Hill Farming

Puddle-duck Investments!

There is a story that farmers tell all over the world – it goes something like this:

‘a farmer had a family so he bought a cow to provide milk but it gave more than they could drink so they made butter and cheese to sell at the farm-gate but this left them with lots of buttermilk and whey so they bought some pigs to drink the buttermilk and whey but the pigs produced lots of muck so they brought a pooh-digester to produce gas for green energy but they got too hot so they built  chicken sheds to heat with all the green energy but the chickens produced loads of guano so they bought a pelleter and sold the guano pellets as fertilizer and used them on the farm to boost production of root crops but the supermarkets wouldn’t buy the misshapen ones so they bought some sheep to eat the swedes and parsnips and mangle-worzels (which they added because they liked the name) but the sheep produced meat and wool (and a lot of gas) and they were left with the sheep-skins so they opened a tannery which needed lots of water so they build a dam which made a big lake and it seemed a shame not to keep some fish so they stocked it with trout and people came to catch the trout and in hot weather they wanted ice cream so they bought an ice cream machine but they didn’t have enough milk so they had to buy another cow…’

We bought two ducks and since last October they have produced 280 eggs which is more than we can eat (we have two hens as well) so we’ve opened a farm-gate shop.

Welsh Eggs


Here it is.



Like all businesses it has to be promoted.

Rustic slate signs — farmers in Wales use anything that is available.

Our friends down the lane did the same with their hen’s eggs and business is so good and demand so great that they have already had to buy more chickens.

We sold our first six eggs yesterday and within an hour we had a telephone call (our egg-boxes carry all the require traceability information) from the purchaser wishing to bestow unsolicited praise upon our product!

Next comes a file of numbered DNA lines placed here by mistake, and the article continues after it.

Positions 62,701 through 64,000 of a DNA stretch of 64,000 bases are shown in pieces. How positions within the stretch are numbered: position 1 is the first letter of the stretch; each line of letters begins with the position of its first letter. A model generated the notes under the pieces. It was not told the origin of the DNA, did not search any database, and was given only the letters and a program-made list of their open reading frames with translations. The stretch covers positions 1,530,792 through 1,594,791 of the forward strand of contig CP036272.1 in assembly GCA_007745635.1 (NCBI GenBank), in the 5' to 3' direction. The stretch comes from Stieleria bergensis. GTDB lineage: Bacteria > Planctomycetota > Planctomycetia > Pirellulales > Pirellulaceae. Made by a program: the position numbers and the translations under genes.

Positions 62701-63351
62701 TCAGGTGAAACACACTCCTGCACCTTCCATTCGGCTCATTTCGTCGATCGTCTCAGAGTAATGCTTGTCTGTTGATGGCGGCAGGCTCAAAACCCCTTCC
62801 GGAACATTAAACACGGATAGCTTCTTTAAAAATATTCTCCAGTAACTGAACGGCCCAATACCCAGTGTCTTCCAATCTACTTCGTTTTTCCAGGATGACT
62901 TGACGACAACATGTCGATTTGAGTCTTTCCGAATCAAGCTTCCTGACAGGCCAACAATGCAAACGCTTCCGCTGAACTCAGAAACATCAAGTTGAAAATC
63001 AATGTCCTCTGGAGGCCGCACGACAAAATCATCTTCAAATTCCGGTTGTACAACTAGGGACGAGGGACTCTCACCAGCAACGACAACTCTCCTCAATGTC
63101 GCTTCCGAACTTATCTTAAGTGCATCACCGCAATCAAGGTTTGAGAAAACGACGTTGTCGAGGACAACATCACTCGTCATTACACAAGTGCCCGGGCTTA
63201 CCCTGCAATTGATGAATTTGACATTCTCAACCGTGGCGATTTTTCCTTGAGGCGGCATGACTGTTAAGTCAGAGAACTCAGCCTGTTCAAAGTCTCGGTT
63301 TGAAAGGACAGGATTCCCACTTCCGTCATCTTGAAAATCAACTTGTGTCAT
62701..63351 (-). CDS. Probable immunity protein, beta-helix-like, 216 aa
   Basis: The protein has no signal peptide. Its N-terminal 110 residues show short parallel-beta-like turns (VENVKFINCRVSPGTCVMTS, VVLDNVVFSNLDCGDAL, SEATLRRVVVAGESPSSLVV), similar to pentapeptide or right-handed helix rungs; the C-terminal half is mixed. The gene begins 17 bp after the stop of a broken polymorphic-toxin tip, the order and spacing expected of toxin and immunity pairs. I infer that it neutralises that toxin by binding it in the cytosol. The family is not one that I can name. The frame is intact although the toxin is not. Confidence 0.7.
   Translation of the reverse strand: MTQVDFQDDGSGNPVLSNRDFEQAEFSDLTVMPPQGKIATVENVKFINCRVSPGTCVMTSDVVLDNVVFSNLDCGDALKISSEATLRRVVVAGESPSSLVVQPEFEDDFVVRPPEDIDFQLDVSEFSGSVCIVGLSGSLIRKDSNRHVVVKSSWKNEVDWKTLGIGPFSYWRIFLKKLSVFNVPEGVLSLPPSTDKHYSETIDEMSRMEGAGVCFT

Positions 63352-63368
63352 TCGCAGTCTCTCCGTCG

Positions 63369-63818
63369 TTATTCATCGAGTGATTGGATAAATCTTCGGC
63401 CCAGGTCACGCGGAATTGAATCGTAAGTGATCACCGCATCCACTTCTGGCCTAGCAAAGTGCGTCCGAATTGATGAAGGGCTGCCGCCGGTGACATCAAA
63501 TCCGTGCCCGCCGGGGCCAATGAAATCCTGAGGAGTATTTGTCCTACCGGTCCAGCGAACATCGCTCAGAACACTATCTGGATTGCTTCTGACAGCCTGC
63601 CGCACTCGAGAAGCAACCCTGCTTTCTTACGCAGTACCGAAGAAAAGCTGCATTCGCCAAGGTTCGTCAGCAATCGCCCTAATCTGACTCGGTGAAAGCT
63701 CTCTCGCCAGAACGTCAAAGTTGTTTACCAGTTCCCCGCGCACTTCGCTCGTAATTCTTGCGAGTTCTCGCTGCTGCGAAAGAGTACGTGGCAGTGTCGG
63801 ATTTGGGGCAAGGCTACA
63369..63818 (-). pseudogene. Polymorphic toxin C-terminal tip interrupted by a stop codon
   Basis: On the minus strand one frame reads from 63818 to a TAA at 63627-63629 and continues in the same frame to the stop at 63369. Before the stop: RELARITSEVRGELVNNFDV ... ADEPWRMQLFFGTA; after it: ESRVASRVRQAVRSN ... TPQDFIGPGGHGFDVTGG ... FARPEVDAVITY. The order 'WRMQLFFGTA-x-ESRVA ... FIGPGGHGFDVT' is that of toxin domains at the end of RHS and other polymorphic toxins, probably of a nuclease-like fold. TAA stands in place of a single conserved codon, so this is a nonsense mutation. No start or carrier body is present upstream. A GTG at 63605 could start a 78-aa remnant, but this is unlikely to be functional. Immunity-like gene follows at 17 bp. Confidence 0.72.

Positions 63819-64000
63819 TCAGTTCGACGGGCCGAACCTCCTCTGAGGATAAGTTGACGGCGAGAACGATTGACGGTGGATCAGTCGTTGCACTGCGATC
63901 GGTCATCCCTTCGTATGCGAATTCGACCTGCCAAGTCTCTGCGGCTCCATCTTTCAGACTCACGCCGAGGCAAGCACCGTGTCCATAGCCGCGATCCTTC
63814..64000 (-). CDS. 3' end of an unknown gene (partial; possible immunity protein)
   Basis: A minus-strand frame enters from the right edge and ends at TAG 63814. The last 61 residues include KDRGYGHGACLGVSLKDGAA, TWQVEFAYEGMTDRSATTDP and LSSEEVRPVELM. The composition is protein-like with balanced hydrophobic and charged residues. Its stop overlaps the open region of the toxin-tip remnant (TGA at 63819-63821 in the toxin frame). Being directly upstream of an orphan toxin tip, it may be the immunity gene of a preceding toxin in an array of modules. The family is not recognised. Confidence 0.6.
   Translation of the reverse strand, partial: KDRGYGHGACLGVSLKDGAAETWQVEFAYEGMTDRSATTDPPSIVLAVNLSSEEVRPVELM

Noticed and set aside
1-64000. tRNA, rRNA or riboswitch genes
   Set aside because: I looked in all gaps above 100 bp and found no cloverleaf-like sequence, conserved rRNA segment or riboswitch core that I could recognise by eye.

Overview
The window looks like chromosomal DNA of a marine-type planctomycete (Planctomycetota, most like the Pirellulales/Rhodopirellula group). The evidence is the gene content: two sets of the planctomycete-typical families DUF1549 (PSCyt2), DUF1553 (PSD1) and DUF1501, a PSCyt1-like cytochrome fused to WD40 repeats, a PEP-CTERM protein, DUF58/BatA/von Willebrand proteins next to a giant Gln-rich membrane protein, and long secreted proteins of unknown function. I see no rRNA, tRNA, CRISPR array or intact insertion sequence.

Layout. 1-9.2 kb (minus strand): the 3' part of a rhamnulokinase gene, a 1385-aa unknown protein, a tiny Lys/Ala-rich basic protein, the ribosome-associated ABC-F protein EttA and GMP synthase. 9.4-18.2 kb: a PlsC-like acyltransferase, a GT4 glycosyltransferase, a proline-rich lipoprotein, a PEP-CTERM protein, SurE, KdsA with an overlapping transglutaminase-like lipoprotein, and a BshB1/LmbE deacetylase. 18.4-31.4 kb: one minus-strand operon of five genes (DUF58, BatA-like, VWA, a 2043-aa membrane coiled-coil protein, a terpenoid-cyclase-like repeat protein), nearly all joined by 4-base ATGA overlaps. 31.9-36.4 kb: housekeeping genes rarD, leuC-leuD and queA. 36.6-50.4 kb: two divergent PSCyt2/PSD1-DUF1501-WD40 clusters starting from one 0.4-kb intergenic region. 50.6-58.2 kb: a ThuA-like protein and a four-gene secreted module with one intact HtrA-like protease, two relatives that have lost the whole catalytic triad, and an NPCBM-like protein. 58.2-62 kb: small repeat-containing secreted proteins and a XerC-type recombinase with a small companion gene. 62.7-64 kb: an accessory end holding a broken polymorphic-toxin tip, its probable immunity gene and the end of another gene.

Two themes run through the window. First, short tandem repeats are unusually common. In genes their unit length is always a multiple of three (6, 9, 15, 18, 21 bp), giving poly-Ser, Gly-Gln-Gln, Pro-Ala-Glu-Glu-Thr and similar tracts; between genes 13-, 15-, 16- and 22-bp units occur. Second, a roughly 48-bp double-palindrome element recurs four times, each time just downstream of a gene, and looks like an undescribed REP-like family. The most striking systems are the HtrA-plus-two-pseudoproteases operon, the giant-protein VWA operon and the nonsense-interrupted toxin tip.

We fear this may be the start of Puddle-duck Investments — a global agri-industry (see above – farmer’s tale).

Hill Farming, Small Holding

Chicken Fiasco

We live in the Northern Hemisphere, that means, as I write, it is autumn.


In Britain we do something very strange in autumn.  We turn back our clocks an hour, to give us more daylight in the morning and less in the evening (is that right?)  It started in the war when someone decided to put the clocks forward in the spring giving us long balmy summer evenings in which to ‘dig for Britain’ and increase agricultural production.  Ever since we have been moving the clocks back and forth and generally confusing ourselves.

Last week-end was the time designated to move the clocks back (we are all supposed to do it at the same time) —  not that  the hours of daylight are impressed — they have continued to dwindle along their inevitable celestial way, getting shorter and shorter, leaving less and less time for the farmer’s chores, and we have to cope with the disturbance in our routine wrought by the hour change — waking too early, hungry at all the wrong times,  confused animals, missed liasons, getting to the dentist at the wrong time and general discombobulation.